Thursday, September 23, 2010

Blogging Inquiry: Further Refinements to the Question

The last time that I wrote about the inquiry process, I decided that I'd come to a good point in my question-asking. I thought that I wanted to focus on balancing play with analytical writing:
How do I balance teaching (analytical) writing skills with the habit of playing with the text?
Now that we're a few weeks further into the school year, I find myself looking at that question and wondering what on earth I meant. I mean, I know what I meant: I want to make analytical writing accessible, and I want to help my students learn to cultivate a playful attitude toward analysis. I don't want reading and talking about the text to become a chore, something miserable, something that sucks the life out of books. But, given the students I have, is avoiding joylessness really the right focus? Or does the question need a bit more refinement?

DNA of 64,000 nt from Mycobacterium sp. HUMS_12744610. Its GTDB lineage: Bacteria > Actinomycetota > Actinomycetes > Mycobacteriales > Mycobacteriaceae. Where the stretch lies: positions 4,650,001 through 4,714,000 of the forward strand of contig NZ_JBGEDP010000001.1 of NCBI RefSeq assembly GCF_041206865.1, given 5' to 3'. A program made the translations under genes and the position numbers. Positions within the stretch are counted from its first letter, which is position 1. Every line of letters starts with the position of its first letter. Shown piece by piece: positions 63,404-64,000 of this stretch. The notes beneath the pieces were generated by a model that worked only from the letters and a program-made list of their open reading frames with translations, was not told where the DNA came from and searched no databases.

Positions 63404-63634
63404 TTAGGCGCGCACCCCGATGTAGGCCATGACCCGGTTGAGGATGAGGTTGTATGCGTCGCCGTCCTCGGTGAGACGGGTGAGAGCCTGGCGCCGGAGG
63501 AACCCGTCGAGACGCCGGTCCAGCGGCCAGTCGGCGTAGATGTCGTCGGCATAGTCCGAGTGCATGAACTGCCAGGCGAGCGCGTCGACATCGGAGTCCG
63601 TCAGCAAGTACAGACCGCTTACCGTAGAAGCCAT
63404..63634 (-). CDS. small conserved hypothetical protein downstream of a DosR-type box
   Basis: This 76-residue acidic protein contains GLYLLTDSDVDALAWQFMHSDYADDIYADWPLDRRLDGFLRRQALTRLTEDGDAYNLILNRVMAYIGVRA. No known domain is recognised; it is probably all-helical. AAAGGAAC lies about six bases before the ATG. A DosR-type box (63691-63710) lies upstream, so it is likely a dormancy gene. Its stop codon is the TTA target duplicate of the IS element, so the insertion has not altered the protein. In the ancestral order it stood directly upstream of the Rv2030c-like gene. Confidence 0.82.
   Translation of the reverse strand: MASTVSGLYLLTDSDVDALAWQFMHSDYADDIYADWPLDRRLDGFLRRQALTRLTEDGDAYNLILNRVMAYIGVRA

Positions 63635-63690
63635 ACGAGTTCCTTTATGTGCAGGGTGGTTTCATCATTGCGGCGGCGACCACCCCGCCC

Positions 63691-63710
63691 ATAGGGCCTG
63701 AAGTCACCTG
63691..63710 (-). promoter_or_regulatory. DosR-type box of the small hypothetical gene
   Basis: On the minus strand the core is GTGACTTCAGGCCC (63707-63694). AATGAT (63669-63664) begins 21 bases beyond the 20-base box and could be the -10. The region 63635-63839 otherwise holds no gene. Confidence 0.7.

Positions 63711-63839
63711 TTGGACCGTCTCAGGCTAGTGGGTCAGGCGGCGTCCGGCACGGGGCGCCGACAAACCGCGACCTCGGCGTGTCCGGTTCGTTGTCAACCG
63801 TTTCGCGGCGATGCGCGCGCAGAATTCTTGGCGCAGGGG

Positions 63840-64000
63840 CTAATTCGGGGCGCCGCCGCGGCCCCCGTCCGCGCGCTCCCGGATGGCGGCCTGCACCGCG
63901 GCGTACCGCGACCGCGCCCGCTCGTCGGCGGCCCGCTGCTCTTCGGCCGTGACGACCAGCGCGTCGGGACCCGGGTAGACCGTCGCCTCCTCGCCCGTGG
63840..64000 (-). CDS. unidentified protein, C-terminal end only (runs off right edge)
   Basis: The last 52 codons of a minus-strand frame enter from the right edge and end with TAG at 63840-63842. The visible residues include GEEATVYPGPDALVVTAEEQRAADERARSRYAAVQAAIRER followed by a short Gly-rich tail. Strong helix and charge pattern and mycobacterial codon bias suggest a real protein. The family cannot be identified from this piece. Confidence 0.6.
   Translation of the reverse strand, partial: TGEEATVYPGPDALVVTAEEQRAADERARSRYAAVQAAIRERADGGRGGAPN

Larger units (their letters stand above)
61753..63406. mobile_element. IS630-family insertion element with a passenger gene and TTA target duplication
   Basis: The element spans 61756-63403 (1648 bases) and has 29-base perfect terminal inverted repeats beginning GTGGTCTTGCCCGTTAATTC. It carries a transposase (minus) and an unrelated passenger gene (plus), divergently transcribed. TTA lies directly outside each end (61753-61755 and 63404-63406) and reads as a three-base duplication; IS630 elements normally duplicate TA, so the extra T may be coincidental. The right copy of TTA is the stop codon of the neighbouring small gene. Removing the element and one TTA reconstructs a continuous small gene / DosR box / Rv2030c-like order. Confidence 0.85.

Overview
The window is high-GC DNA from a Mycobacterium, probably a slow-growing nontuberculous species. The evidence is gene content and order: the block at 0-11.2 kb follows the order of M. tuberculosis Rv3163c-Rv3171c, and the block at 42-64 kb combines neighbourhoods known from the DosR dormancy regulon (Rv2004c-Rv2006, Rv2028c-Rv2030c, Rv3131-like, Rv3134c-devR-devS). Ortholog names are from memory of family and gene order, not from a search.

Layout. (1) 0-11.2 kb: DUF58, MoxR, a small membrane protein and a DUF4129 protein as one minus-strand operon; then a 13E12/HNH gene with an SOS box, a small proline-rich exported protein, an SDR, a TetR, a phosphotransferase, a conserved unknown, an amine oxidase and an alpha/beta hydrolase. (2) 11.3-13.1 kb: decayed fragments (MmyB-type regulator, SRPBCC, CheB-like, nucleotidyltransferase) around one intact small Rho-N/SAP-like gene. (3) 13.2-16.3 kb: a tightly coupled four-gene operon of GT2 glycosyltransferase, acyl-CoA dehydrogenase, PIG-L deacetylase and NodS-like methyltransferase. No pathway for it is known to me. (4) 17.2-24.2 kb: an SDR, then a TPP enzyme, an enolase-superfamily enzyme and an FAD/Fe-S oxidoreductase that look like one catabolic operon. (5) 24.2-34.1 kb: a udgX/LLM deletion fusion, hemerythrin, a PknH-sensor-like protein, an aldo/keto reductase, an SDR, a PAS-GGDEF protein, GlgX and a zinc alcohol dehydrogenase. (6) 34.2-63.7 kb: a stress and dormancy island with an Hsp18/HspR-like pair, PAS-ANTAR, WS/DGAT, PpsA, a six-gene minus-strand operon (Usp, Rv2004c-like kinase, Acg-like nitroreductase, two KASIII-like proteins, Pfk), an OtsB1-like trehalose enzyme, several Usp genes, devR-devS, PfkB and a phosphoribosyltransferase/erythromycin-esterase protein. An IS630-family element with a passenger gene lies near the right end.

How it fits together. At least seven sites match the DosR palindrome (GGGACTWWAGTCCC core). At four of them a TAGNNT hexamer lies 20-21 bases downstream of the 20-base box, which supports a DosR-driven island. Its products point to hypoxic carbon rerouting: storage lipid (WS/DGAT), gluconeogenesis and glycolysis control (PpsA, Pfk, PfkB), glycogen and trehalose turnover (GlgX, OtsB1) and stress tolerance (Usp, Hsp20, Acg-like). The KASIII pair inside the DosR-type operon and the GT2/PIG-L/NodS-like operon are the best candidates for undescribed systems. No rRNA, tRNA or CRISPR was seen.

I have a few weak writers this term. It's hardly surprising: I certainly don't expect perfection (not at any stage, really), but least of all do I expect perfection from freshmen. Even so, some students struggle considerably with putting their ideas together in a way that is coherent and thoughtful. So, the question really is: how do I reach those students? How do I coach them into improving their weaknesses as writers, without making them think I'm judging them as people? How do I make writing something that all students feel they are both able to do and able to improve at? I have some thoughts, but I guess that's what this term is about—finding out ways to shift my practice that will help these students.